What does it mean in .Net: try-catch block without any Exception as parameter for catch?


It means the catch block will catch any exception.

It also means that you can't do anything with the exception object as you don't have a reference to it.

You may use this pattern when you genuinely don't care about anyexception occuring (and don't want to do anything with it), but generally you should avoid this style.


It's almost the same as catch (Exception ex), if you are not using unmanaged calls, because all exceptions in .NET derive from the Exception class. It is used when you don't need the instance of Exception in your catch block. But catch without Exception as a parameter will catch also unmanaged exceptions, because in other unmanaged languages exceptions may not be derived from the Exception class.


It means you are trying to catch non-CLS-compliant exceptions.

As far as my understanding goes, In version 2.0 of the CLR, when a non-CLS-compliant exception is thrown, the CLR automatically constructs an instance of the RuntimeWrapped- Exception class and initializes its private field to refer to the object that was actually thrown. In effect, the CLR now turns all non-CLS-compliant exceptions into CLS-compliant exceptions.


It catches all catchable exceptions. It's usually a bad idea.


It will catch all exceptions, but you won't have access to the exception object in the catch block.

This can be useful to perform some action on any error before re-throwing.

  • 'This can be useful to perform some action on any error before re-throwing.' Isn't that what finally does? Does not impede any exception, but allows you to do some handling anyway. – Joren Feb 18 '10 at 11:13
  • @Joren: He means more like handling something in an error state. E.g. maybe if you're in a multi-threaded environment signal the other threads to stop because an error occurred. You wouldn't typically want to do that in a finally. – Ian Feb 18 '10 at 11:14
  • @Joren: @Ian has it: an action on error, but not on normal return. – Richard Feb 18 '10 at 11:18
  • Ah yes, the difference is of course that finally runs regardless of any exceptions. Fair enough then. – Joren Feb 18 '10 at 11:59

There are two types of exceptions: CLS compliant, derived from Exception class and non CLS compliant (when any object can be thrown - Int32, DateTime, etc.). catch clause without exception was used prior .net framework 2.0 to catch non CLS compliant exception, but now they are catch and wrapped in RuntimeWrappedException with property WrappedException pointing to thrown object. That's why such code should be avoided in newer versions of framework.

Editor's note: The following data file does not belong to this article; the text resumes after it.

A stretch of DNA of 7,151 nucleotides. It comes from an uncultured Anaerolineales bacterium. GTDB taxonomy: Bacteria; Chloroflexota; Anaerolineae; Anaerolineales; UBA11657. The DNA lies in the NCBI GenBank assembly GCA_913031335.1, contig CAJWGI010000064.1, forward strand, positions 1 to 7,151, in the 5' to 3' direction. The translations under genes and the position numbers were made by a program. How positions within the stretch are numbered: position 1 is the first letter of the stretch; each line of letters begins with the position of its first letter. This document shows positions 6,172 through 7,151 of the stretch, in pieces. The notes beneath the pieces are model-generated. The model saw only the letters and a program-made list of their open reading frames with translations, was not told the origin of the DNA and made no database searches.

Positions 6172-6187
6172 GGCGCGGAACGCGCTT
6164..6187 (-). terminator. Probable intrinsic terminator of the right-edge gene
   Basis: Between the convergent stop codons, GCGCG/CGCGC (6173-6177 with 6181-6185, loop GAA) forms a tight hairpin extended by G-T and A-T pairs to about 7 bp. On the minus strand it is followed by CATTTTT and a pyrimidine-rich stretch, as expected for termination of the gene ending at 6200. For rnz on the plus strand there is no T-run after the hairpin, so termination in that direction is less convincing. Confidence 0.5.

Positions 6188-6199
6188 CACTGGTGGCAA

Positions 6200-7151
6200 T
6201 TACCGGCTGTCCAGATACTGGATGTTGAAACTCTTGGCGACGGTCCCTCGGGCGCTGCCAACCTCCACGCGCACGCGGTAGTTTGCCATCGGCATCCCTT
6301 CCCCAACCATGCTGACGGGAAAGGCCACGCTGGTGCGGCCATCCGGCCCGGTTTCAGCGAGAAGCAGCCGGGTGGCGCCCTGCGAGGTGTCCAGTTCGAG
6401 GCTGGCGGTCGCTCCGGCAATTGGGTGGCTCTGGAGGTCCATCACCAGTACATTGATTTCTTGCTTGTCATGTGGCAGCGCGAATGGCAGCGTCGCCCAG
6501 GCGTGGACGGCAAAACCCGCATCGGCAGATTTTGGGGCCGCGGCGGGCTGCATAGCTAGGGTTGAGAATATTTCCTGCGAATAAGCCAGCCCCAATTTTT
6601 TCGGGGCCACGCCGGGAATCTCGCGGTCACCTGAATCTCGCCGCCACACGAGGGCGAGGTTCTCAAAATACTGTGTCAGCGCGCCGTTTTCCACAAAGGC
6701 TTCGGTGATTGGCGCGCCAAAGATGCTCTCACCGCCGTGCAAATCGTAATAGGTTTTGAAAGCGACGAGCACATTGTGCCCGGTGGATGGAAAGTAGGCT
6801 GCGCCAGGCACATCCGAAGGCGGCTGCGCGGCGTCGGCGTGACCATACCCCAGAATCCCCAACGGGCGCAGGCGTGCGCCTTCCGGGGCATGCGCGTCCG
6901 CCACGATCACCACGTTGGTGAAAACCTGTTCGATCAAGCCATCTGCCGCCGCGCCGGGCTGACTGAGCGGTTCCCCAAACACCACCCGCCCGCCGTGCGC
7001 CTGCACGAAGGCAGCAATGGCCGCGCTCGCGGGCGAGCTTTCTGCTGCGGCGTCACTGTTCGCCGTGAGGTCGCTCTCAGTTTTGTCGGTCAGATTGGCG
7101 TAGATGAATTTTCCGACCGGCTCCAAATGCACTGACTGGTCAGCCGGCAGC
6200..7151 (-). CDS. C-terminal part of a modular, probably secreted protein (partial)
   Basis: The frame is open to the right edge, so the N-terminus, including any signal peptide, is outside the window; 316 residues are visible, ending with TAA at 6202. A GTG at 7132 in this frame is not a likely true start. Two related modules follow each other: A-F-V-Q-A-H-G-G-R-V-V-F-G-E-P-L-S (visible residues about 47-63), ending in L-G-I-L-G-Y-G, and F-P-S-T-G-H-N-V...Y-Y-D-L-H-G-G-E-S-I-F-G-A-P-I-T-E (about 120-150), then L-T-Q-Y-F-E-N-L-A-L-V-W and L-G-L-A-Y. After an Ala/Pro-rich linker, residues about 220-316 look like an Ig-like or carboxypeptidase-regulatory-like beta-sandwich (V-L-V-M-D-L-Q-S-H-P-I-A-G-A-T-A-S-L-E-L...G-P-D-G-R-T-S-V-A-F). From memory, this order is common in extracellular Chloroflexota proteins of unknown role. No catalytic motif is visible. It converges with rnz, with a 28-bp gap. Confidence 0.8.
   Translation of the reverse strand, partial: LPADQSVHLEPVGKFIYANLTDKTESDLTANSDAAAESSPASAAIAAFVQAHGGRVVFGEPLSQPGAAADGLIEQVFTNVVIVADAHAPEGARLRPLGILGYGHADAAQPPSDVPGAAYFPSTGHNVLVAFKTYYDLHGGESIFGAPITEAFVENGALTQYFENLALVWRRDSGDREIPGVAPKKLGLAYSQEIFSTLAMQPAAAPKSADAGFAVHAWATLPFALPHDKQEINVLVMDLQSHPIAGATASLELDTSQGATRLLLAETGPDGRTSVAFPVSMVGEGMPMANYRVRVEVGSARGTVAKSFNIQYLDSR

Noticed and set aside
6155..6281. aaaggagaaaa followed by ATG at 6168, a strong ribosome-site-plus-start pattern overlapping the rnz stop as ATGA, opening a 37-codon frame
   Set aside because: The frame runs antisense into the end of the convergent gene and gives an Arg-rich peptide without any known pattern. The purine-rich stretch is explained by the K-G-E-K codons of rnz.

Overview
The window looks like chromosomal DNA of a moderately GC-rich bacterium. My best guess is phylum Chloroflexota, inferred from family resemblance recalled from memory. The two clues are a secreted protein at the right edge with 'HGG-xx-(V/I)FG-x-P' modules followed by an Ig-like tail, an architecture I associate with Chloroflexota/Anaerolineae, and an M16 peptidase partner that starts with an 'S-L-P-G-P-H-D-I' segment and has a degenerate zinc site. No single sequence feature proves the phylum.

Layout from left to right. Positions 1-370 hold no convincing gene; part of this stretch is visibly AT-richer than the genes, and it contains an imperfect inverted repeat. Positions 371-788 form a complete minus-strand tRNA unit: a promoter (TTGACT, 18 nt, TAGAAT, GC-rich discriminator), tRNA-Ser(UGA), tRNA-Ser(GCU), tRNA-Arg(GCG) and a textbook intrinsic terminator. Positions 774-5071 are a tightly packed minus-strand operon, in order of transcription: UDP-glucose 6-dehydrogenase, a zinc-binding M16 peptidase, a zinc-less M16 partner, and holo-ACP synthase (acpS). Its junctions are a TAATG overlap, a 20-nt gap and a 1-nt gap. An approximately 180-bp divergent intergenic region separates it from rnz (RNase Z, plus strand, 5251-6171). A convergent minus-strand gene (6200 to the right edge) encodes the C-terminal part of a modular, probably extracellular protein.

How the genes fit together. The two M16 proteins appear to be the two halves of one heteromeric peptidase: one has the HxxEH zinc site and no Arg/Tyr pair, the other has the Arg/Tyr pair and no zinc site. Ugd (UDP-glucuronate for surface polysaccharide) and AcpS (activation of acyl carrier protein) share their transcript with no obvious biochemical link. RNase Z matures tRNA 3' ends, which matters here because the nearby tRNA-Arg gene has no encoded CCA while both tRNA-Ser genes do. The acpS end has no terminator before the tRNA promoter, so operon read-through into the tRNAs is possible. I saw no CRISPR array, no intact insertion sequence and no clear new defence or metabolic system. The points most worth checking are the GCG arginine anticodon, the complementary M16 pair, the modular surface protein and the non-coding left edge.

First of all, a little foreword. The CLR allows an instance of any type to be thrown as an exception; for example it is possible to throw System.String or even System.Windows.Forms.Form object. However, the C# compiler allows throwing only Exception-derived objects. So the only way to catch non-CLS-compliant exception was to have an empty catch() block in your code.

Prior to version 2.0 of the CLR non-empty catch blocks (i.e. catch (Exception ...)) were catching CLS-compliant exceptions only. But in version 2.0 of the CLR, Microsoft has introduced a new RuntimeWrappedException class so that when a non-CLS-compliant exception is thrown (from another language, for example) the CLR automatically constructs an instance of the RuntimeWrappedException class. Since then there's no need to have an empty catch blocks (i.e. catch()) anymore because catch (Exception ) would catch all exception anyway.

Hope this sheds some light.

For further information I can address you to Jefrey Richter's great book "CLR via C#", 3rd Edition of which is on sale now.


Although the catch clause can be used without arguments to catch any type of exception, this usage is not recommended. In general, you should only catch those exceptions that you know how to recover from. Therefore, you should always specify an object argument derived from System..::.Exception


It catches every exception, and you don't have access to the exception instance itself. Which, to me, seems usually like a code smell (there are some exceptional cases where this could be considered ok)

I always consider it similar to the On Error Resume Next statement in VB.

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